The creator of the teen comedy reveals the network would give him notes to make the series 'less gay'
At this point in his career, Ryan Murphy can pretty much get any project made. But that was not always the case for the Glee and American Horror Story creator. In this week’s EW cover story, Murphy talks about selling his first TV series, Popular, to The WB and how it quickly became a “miserable experience” due to battles with network executives over the content of the series.
Murphy had been trying to sell screenplays when his agent encouraged him to turn the feature script for Popular into a series. “It was a complete satire using the device of cheerleaders to really look at female ambition,” he says. “Kevin Williamson had just sold Dawson’s Creek and my agent at the time said, ‘I think maybe you would like television. Why don’t we try this as a TV show?’ And I went around and I pitched it. The four networks wanted it. And I ended up going with The WB.”
The series, which became a cult hit after only two seasons from 1999 to 2001, became a battle point between Murphy and the network. He admits: “They never got me and they kept trying to turn me into something else. And they were very homophobic even though they would have gay characters on the air.”
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Murphy adds: “They would give me notes, like, ‘The Mary Cherry character, like, could she be less gay?’ Like, it was very relentlessly homophobic.’ It was rough and I didn’t have a good experience with the studio and everybody.”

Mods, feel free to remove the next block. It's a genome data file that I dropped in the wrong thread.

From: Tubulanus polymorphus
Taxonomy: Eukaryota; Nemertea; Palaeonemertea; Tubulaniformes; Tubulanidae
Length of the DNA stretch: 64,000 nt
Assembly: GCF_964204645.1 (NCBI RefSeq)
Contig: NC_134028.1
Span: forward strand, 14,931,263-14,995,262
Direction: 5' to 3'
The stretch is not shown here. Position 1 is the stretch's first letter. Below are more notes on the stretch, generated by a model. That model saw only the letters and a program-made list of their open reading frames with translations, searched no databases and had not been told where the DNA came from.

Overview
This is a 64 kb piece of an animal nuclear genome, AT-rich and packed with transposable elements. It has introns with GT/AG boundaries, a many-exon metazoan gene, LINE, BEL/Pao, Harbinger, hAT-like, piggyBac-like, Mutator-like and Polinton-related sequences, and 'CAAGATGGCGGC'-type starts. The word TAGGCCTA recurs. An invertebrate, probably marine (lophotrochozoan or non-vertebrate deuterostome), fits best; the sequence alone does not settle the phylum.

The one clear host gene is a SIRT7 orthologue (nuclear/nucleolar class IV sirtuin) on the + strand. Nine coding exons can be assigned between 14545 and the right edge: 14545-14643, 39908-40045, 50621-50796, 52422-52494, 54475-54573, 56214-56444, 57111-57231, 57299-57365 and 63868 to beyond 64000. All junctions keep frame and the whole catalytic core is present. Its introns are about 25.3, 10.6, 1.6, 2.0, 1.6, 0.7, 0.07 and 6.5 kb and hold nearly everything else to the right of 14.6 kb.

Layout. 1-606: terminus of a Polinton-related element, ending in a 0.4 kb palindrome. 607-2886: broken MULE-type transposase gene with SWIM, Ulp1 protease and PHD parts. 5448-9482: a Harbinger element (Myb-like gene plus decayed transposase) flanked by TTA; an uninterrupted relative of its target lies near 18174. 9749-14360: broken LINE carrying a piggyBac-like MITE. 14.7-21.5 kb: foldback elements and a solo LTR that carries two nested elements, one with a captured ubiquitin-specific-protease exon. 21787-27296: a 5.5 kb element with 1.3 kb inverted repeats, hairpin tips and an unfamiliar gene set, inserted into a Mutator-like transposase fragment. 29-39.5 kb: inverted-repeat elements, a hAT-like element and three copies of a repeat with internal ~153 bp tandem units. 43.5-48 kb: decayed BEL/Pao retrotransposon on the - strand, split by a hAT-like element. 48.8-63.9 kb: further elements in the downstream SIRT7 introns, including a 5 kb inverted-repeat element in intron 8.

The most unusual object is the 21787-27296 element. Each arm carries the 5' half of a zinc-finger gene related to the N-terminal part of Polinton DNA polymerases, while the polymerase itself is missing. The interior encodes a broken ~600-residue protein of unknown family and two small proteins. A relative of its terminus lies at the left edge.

But he admits, like many things in his career, Popular was another lesson. “You know in the first year they really left me alone and they hadn’t meddled with me yet,” he remembers. “And in the second year it was like us and Roswell and they thought it could be a hit. So I remember getting notes, like, ‘Can this character get cancer?’ I’m like, ‘OK.’ But I wanted it to work so I did the notes and thus I ended up jeopardizing my own sensibility and it got cancelled after year two. But it was a really important experience for me because what I learned is follow your gut, listen to your voice, and if they don’t want your voice, they don’t want you.”
Asked about Murphy’s comments, a source who was at the network at the time said they were “surprised” by the remarks. “I don’t recall that being our POV towards the series,” the source said. “We absolutely loved Ryan personally and were bewitched by his incredibly unique voice. I am crestfallen to learn that he wasn’t comfortable during that time and worst of all that he considered us homophobic. We took great pride in the groundbreaking portrayal of gay characters on our network as it represented the lives of so many writers, directors, actors and executives working at the WB who were gay themselves along with members of our audience. While I thought our relationship with Ryan was strong both during and well after Popular, nobody should feel the way he felt and if we were unwittingly responsible for that to any degree I’m deeply saddened. We’ve been so proud of what Ryan has gone on to accomplish and have always been rooting for him to fulfill his creative ambitions.”